I noticed you got past the gate-keepers o...Hi Mike,<br />I noticed you got past the gate-keepers of Orthodoxy at the arXiv too...<br /><br />https://arxiv.org/abs/1610.06787<br /><br />Hopefully it'll invite discussion of your ideas.qraalhttp://www.blogger.com/profile/13436948899560519608noreply@blogger.comtag:blogger.com,1999:blog-4637778157419388168.post-31170568447937387372016-10-24T03:08:29.820-07:002016-10-24T03:08:29.820-07:00not quite the same track, but also interesting reg...not quite the same track, but also interesting regarding the "standard model"<br />http://newatlas.com/universe-expansion-not-accelerating/46078/ <br />and<br />http://www.nature.com/articles/srep35596Max Karglhttp://www.blogger.com/profile/07787786897892139300noreply@blogger.comtag:blogger.com,1999:blog-4637778157419388168.post-43141043440898336252016-10-23T03:34:13.808-07:002016-10-23T03:34:13.808-07:00Magnus: As you know, the minimum acceleration pred...Magnus: As you know, the minimum acceleration predicted by MiHsC is 2c^2/cosmicscale, predicting higher, earlier accelerations. You may be interested to read my paper here:<br /><br />https://arxiv.org/abs/1004.3303<br /><br />where the 'apparent' dark mass (what appears to be dark mass, but is actually an effect of MiHsC) is inversely correlated with the cosmic scale, so early galaxies should spin faster (as seen in the data, see the paper mentioned in Tom Short's comment). One uncertainty here is whether 'c' should be a constant, or should also accelerate from t=0. I also wrote a 'toy cosmology' paper which is here<br /><br />http://www.mdpi.com/2075-4434/2/1/81Mike McCullochhttp://www.blogger.com/profile/00985573443686082382noreply@blogger.comtag:blogger.com,1999:blog-4637778157419388168.post-78572520617550088462016-10-23T03:20:48.715-07:002016-10-23T03:20:48.715-07:00Tom: Many thanks. I'll look at this paper in d...Tom: Many thanks. I'll look at this paper in detail, because MiHsC does indeed predict fast-spinning early galaxies, as they have seen. This could be something of an experimentum crucis.Mike McCullochhttp://www.blogger.com/profile/00985573443686082382noreply@blogger.comtag:blogger.com,1999:blog-4637778157419388168.post-57459732672096128662016-10-22T16:18:51.297-07:002016-10-22T16:18:51.297-07:00Mike,
I've been following your writings with ...Mike,<br /><br />I've been following your writings with quite some interest for some time. This is the first time I really see you addressing the issue that the Hubble diameter is changing with time, which means that MiHsC will produce different effects at different times since the Big Bang. <br /><br />I've been thinking about fiddling around with your equations with a non-constant value for the Hubble horizon, to see what happens over time, but never gotten around to it. Have you written anything about this that I have missed?<br /><br />/MagnusMagnus Ihse Bursiehttp://www.blogger.com/profile/05093151336579053558noreply@blogger.comtag:blogger.com,1999:blog-4637778157419388168.post-26748575781113942032016-10-22T11:31:32.179-07:002016-10-22T11:31:32.179-07:00The following paper on early galaxies is interesti...The following paper on early galaxies is interesting.<br /><br />https://arxiv.org/abs/1606.05003<br /><br />It shows a mismatch with MOND. If I'm reading it right, these galaxies show a bigger accelleration effect in the early universe as you predicted in another blog post. Might be worth more exploration...<br /><br />(Hopefully, I'm not too off-topic.)Tom Shorthttp://www.blogger.com/profile/11040735264408542307noreply@blogger.comtag:blogger.com,1999:blog-4637778157419388168.post-84038064398157036582016-10-21T04:12:25.315-07:002016-10-21T04:12:25.315-07:00Indeed, quantum mechanics already assumes waves ar...Indeed, quantum mechanics already assumes waves are not valid at these tiny scales.Mike McCullochhttp://www.blogger.com/profile/00985573443686082382noreply@blogger.comtag:blogger.com,1999:blog-4637778157419388168.post-34458099205744520352016-10-21T03:49:04.793-07:002016-10-21T03:49:04.793-07:00It agrees with Plank temperature which is about 1....It agrees with Plank temperature which is about 1.41×10^32K. But no MiHsC involved here?<br /><br /><br /><br />Czekohttp://www.blogger.com/profile/04231020181834141834noreply@blogger.comtag:blogger.com,1999:blog-4637778157419388168.post-32094053685261801332016-10-21T03:31:15.845-07:002016-10-21T03:31:15.845-07:00Czeko: What a great idea! I should apply for fundi...Czeko: What a great idea! I should apply for funding to use gold paper :) About the maximum temperature: good point. Assuming that waves of radiation shorter than a Planck length cannot be observed and therefore cannot exist, and using Wien's law, T=Beta.h.c/kL, gives a maximum temperature: T=1.8x10^32K. Hot!Mike McCullochhttp://www.blogger.com/profile/00985573443686082382noreply@blogger.comtag:blogger.com,1999:blog-4637778157419388168.post-36542141252839946572016-10-21T02:54:16.665-07:002016-10-21T02:54:16.665-07:00Mike, you should use more expensive sheet of paper...Mike, you should use more expensive sheet of paper. :)<br /><br />OOT, do MiHsC has something to say about highest temperature? If it defines a lower temperature in the pK range linked to minimal possible acceleration, there should be an upper bound. Any number?<br /><br /><br /><br />Czekohttp://www.blogger.com/profile/04231020181834141834noreply@blogger.comtag:blogger.com,1999:blog-4637778157419388168.post-8819708440628141282016-10-21T01:27:24.945-07:002016-10-21T01:27:24.945-07:00qraal: A good paper: they are testing the dark mat...qraal: A good paper: they are testing the dark matter hypothesis a little, but dark matter is so vague that the mainstream will just invent a new type that can fit this null result as well and request millions in funding to go look for it. Nice setup. I wonder how many more millions must be spent on huge dark matter detectors to defend the old theory? MiHsC/QI predicts galaxy rotation just from the speed of light and the cosmic diameter, on a little piece of paper worth about 2 pence!Mike McCullochhttp://www.blogger.com/profile/00985573443686082382noreply@blogger.comtag:blogger.com,1999:blog-4637778157419388168.post-10898818965801455332016-10-19T08:12:26.289-07:002016-10-19T08:12:26.289-07:00Jacob: About your comment re gravity disappearing ...Jacob: About your comment re gravity disappearing at 0K. MiHsC does not allow 0K because then the waves radiated would be larger than the cosmos and so unobservable. It predicts a minimum temperature, which is in the pK range.Mike McCullochhttp://www.blogger.com/profile/00985573443686082382noreply@blogger.comtag:blogger.com,1999:blog-4637778157419388168.post-14521932780121859072016-10-19T03:55:51.372-07:002016-10-19T03:55:51.372-07:00Interesting preprint today:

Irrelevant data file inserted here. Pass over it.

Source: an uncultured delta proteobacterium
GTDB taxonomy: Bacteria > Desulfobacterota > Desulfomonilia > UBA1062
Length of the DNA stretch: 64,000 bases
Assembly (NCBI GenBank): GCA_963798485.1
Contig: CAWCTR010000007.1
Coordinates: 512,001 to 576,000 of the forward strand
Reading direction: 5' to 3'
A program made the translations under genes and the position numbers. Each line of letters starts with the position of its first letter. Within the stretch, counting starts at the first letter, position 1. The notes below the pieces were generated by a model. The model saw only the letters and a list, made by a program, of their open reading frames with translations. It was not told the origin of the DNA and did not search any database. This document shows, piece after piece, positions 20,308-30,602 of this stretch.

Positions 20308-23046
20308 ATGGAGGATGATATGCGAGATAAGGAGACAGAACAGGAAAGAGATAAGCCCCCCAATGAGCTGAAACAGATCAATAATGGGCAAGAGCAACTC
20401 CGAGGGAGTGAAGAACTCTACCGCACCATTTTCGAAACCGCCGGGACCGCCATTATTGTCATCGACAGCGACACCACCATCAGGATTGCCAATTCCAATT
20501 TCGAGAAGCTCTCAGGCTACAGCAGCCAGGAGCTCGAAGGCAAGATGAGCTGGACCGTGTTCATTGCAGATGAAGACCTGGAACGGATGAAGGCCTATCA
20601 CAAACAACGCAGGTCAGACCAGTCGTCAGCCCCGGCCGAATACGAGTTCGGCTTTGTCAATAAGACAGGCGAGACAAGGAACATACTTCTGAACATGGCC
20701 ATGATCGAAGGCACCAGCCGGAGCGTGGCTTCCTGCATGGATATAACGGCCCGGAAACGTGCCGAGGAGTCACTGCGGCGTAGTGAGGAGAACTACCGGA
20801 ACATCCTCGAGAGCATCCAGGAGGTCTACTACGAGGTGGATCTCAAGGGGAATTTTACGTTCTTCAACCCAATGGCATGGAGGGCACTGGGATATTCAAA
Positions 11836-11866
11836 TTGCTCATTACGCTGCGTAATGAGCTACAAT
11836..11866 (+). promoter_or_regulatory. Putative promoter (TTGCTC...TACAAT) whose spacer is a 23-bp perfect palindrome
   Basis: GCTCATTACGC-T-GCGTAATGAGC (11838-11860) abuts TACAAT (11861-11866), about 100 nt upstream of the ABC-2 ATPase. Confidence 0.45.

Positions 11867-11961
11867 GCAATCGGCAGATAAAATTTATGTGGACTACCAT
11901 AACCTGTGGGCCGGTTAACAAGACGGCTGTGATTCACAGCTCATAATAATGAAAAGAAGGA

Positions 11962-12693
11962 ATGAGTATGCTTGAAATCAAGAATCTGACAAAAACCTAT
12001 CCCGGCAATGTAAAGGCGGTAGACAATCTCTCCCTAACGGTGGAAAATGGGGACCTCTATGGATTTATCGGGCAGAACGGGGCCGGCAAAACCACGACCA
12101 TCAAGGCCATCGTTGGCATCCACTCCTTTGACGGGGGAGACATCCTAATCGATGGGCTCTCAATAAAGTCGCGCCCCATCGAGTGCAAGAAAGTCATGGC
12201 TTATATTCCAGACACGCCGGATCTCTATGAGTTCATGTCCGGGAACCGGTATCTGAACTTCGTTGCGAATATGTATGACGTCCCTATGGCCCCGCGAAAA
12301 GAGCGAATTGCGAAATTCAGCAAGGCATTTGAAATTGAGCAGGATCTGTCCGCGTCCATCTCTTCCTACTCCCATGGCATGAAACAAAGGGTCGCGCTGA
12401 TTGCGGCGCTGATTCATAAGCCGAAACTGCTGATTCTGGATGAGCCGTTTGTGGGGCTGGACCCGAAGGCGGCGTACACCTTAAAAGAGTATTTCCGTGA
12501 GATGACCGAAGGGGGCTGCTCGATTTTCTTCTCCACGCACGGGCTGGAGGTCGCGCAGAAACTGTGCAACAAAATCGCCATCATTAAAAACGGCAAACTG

https://arxiv.org/abs...Interesting preprint today:<br /><br />https://arxiv.org/abs/1610.05327<br /><br />Looking for dark matter trails in colliding galaxy clusters<br /><br />David Harvey, Andrew Robertson, Richard Massey, Jean-Paul Kneib<br /><br />(Submitted on 17 Oct 2016)<br /><br />If dark matter interacts, even weakly, via non-gravitational forces, simulations predict that it will be preferentially scattered towards the trailing edge of the halo during collisions between galaxy clusters. This will temporarily create a non-symmetric mass profile, with a trailing over-density along the direction of motion. To test this hypothesis, we fit (and subtract) symmetric halos to the weak gravitational data of 72 merging galaxy clusters observed with the Hubble Space Telescope. We convert the shear directly into excess {\kappa} and project in to a one dimensional profile. We generate numerical simulations and find that the one dimensional profile is well described with simple Gaussian approximations. We detect the weak lensing signal of trailing gas at a 4{\sigma} confidence, finding a mean gas fraction of Mgas/Mdm = 0.13 +/- 0.035. <i><b>We find no evidence for scattered dark matter particles with a estimated scattering fraction of f = 0.03 +/- 0.05.</b></i> Finally we find that if we can reduce the statistical error on the positional estimate of a single dark matter halo to <2.5", then we will be able to detect a scattering fraction of 10% at the 3{\sigma} level with current surveys. This poten- tially interesting new method can provide an important independent test for other complimentary studies of the self-interaction cross-section of dark matter.qraalhttp://www.blogger.com/profile/13436948899560519608noreply@blogger.comtag:blogger.com,1999:blog-4637778157419388168.post-36037480176001272212016-10-19T02:32:14.528-07:002016-10-19T02:32:14.528-07:00to add to my previous comment: I think any new, ol...to add to my previous comment: I think any new, old or revived theory of gravity will have to fit with Einsteins concept of curvature of spacetime.jacobhttp://www.blogger.com/profile/03569343911386137690noreply@blogger.comtag:blogger.com,1999:blog-4637778157419388168.post-55864576099699141742016-10-19T01:51:38.338-07:002016-10-19T01:51:38.338-07:00Mike: so the universe is currently expanding due t...Mike: so the universe is currently expanding due to (electromagnetic?) "heat" with cosmic wavelengths. (That would mean super low energy radiation with rather high density?) - and mass held together by mutual shading. That would imply no "gravity" in absolute 0 Kelvin. Should be testable even in an earth based laboratory...<br />Interestingly a "cold" universe will not collapse because of gravitational attraction, as there would be no such thing.<br />The relation between size, density, distance, etc. will be accounted for when defending an interpretation of gravity as a sort of shading. Should be hard!jacobhttp://www.blogger.com/profile/03569343911386137690noreply@blogger.comtag:blogger.com,1999:blog-4637778157419388168.post-79641419429978485522016-10-19T01:02:34.316-07:002016-10-19T01:02:34.316-07:00Jacob: Yes, in the MiHsC paradigm gravity is not a...Jacob: Yes, in the MiHsC paradigm gravity is not a fundamental force, just an emergent phenomenon. For example, gravity can be derived from the uncertainty principle, see my blog and paper here:<br /><br />http://physicsfromtheedge.blogspot.co.uk/2016/10/gravity-from-quantum-mechanics.html<br /><br />and maybe also as an Unruh sheltering, which I haven't managed to prove mathematically yet. I get maddeningly close, but it's not right yet.Mike McCullochhttp://www.blogger.com/profile/00985573443686082382noreply@blogger.com